Her daughter seems incapable of respecting any boundaries – and she can’t seem to enforce them. This mom wonders how she let it come to this. Dominique Simon-Levine lends her expertise to lay out a simple but meaningful plan for the family.
This family member had given up on ever getting her daugher back again. Her powerful tale of hope credits CRAFT with helping turn things around. We are so grateful for her sharing this story with the Allies community.
She’s worried her daughter may be heading towards relapse, having just returned home from rehab. It’s a real strain to have things start off this way. See how Dominique Simon-Levine uses the CRAFT method to frame an approach.
She is discouraged, even ashamed, by her son’s choices, especially the drug dealing. How can she set firm boundaries to protect her home and family, while maintaining the bridge of trust with her son?
Mom spent years helping her daughter and son-in-law as they sank deeper and deeper into trouble with the drugs and probably also alcohol. She now realizes that her helping them was probably enabling. Now her daughter has essentially cut her off and Mom needs to detach.
They discharged him from detox precisely when withdrawal was at its worst. He will need the full support of his family to get through this difficult time.
A boyfriend is discharged from detox at precisely the moment when withdrawal is at its most painful. He will need the full support of his family to get through this difficult time of withdrawing.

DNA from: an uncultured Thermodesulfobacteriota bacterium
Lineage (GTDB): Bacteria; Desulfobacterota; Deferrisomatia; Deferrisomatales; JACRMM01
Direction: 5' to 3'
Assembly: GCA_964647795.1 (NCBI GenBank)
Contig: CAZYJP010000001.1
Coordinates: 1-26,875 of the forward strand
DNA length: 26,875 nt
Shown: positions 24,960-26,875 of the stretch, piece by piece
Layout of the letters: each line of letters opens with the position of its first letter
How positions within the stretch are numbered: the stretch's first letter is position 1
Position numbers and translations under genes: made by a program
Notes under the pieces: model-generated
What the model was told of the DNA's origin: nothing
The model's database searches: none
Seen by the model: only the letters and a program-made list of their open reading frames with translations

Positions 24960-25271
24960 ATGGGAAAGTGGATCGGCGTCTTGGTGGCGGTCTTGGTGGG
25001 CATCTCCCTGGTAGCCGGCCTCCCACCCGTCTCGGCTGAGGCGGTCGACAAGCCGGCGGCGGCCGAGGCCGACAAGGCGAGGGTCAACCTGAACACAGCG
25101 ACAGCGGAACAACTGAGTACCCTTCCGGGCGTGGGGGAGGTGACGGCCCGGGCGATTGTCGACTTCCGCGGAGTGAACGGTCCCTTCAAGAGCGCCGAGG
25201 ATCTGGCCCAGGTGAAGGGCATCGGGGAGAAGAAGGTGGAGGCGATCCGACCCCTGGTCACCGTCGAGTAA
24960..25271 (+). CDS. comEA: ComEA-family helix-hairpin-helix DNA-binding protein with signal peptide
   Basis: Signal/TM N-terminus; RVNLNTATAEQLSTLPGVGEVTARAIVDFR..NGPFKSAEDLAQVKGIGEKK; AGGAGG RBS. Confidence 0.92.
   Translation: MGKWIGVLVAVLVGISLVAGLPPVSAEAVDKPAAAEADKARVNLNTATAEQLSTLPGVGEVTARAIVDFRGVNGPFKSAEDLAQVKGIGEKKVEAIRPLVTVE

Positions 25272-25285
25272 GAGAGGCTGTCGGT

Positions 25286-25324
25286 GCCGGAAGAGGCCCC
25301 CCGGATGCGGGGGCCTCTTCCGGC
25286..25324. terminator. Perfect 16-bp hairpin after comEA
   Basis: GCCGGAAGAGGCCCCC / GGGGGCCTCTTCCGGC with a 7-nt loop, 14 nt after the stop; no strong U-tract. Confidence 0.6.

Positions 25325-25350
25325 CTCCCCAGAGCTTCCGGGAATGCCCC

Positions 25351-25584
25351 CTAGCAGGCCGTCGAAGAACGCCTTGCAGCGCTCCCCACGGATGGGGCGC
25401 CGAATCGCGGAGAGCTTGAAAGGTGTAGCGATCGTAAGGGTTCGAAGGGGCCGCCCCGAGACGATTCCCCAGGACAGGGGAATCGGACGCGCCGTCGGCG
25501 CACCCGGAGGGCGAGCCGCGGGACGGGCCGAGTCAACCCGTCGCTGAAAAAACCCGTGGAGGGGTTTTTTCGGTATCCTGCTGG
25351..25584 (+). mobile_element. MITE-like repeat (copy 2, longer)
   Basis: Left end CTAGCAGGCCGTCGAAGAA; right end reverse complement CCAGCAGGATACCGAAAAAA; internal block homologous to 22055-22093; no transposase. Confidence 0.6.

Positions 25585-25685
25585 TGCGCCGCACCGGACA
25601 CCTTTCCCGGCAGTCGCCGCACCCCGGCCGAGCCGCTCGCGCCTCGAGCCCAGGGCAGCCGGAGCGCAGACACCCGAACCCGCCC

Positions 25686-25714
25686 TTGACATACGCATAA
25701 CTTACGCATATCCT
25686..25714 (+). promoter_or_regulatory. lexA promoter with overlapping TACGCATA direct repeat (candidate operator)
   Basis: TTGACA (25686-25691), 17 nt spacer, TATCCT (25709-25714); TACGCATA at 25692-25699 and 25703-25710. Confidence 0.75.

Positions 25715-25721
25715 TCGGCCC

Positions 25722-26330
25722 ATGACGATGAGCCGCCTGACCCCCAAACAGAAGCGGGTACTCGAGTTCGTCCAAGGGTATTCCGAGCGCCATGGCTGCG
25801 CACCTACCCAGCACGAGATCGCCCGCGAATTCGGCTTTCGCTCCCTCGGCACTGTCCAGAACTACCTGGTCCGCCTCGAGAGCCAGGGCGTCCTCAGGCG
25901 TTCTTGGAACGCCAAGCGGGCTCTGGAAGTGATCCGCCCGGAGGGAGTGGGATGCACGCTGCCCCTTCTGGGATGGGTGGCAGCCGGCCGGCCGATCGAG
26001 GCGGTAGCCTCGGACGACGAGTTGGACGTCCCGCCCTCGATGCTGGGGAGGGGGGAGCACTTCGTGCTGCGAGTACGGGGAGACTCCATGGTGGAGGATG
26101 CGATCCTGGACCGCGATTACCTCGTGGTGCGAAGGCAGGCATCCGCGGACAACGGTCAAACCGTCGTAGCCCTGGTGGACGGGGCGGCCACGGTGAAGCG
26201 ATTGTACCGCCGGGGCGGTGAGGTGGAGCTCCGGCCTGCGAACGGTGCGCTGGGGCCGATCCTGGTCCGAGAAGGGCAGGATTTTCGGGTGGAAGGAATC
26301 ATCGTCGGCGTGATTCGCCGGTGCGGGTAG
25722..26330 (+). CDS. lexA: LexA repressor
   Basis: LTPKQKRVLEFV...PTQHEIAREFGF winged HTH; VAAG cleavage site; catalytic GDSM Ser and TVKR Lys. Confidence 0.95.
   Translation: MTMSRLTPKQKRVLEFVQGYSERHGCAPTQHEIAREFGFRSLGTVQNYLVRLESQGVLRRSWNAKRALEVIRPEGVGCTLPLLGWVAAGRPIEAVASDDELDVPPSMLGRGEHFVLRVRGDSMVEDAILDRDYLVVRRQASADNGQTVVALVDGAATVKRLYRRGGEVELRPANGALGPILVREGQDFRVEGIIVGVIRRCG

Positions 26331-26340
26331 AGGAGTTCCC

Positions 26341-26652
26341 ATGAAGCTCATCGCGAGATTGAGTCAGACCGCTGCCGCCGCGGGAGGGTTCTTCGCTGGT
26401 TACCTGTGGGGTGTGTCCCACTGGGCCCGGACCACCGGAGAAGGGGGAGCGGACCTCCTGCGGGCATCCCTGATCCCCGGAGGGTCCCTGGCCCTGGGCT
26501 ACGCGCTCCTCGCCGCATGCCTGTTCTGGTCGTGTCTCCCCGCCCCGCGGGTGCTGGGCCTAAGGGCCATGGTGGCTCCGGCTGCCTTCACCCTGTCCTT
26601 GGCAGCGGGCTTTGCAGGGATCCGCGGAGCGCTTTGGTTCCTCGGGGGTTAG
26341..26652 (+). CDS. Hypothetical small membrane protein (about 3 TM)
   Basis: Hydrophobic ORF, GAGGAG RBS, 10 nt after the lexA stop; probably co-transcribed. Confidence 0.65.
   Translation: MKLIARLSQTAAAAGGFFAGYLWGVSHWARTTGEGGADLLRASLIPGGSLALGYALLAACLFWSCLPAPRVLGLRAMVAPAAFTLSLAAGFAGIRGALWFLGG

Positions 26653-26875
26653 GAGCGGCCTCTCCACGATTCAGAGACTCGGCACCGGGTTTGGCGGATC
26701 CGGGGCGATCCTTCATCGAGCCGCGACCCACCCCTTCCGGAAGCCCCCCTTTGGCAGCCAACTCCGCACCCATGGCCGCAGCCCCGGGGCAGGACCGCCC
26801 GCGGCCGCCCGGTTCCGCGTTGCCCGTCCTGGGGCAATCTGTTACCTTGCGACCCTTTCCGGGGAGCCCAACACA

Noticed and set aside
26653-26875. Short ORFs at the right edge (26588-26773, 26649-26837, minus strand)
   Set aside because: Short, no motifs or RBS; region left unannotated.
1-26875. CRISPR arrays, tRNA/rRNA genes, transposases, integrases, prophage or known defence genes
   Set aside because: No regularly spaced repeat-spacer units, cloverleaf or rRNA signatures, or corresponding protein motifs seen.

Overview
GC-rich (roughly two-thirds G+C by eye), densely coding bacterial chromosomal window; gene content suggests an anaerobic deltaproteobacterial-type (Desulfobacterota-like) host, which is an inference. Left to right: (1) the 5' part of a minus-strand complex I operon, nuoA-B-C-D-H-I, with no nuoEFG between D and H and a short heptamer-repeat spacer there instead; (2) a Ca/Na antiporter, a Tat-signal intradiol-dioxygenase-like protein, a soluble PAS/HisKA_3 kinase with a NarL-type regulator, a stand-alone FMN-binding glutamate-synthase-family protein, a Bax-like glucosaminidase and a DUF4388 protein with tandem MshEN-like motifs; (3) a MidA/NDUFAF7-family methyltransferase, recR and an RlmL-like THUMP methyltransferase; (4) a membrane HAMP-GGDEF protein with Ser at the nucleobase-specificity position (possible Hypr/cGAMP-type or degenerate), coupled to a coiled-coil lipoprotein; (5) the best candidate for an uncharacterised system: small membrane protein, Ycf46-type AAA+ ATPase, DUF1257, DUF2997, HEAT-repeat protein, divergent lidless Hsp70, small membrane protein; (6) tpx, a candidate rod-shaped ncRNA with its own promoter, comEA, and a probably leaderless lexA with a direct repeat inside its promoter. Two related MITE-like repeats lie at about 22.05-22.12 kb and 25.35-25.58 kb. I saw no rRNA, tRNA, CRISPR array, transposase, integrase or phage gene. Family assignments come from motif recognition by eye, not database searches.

Recovery is a bumpy process and relapse is very often part of it. Sticking with the CRAFT approach will help your loved one reach their goal of continuous sobriety.
David Sheff’s story about his son’s addiction and recovery has led him to several realizations about himself as a parent his own need to recover from the experience. He found that his constant suffering and struggle through near crises with his son was easier to deal with than focusing on himself. Today, their relationship has evolved into one of independence, acceptance, compassion and always love.
Old boyfriends, street corners, and bar stools are everywhere in sobriety. As long as your loved one continues to prioritize their recovery, trust that they will walk on by.